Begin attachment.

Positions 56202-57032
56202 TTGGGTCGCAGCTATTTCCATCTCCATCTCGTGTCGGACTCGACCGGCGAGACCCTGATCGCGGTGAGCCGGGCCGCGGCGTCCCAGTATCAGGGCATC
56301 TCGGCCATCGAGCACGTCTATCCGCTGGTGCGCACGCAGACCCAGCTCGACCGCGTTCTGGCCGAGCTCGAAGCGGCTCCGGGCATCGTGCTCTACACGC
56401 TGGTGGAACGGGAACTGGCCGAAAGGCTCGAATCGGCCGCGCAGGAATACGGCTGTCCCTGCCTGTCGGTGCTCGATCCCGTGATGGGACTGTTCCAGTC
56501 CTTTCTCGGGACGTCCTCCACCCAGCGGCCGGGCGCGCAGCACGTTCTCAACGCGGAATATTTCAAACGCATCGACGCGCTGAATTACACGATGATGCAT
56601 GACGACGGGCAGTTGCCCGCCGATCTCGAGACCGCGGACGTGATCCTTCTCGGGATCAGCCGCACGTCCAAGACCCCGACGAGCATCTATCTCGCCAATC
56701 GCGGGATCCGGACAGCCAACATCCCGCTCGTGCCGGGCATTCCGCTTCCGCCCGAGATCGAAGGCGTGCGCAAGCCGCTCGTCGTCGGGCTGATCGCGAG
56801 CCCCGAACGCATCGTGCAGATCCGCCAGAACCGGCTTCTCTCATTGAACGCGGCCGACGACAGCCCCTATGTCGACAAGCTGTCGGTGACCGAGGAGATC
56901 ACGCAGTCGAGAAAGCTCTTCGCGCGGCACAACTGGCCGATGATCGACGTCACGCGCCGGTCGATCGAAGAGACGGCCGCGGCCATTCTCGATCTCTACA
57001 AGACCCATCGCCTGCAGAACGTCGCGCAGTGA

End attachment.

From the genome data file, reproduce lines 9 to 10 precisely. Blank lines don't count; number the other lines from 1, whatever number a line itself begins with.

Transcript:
56901 ACGCAGTCGAGAAAGCTCTTCGCGCGGCACAACTGGCCGATGATCGACGTCACGCGCCGGTCGATCGAAGAGACGGCCGCGGCCATTCTCGATCTCTACA
57001 AGACCCATCGCCTGCAGAACGTCGCGCAGTGA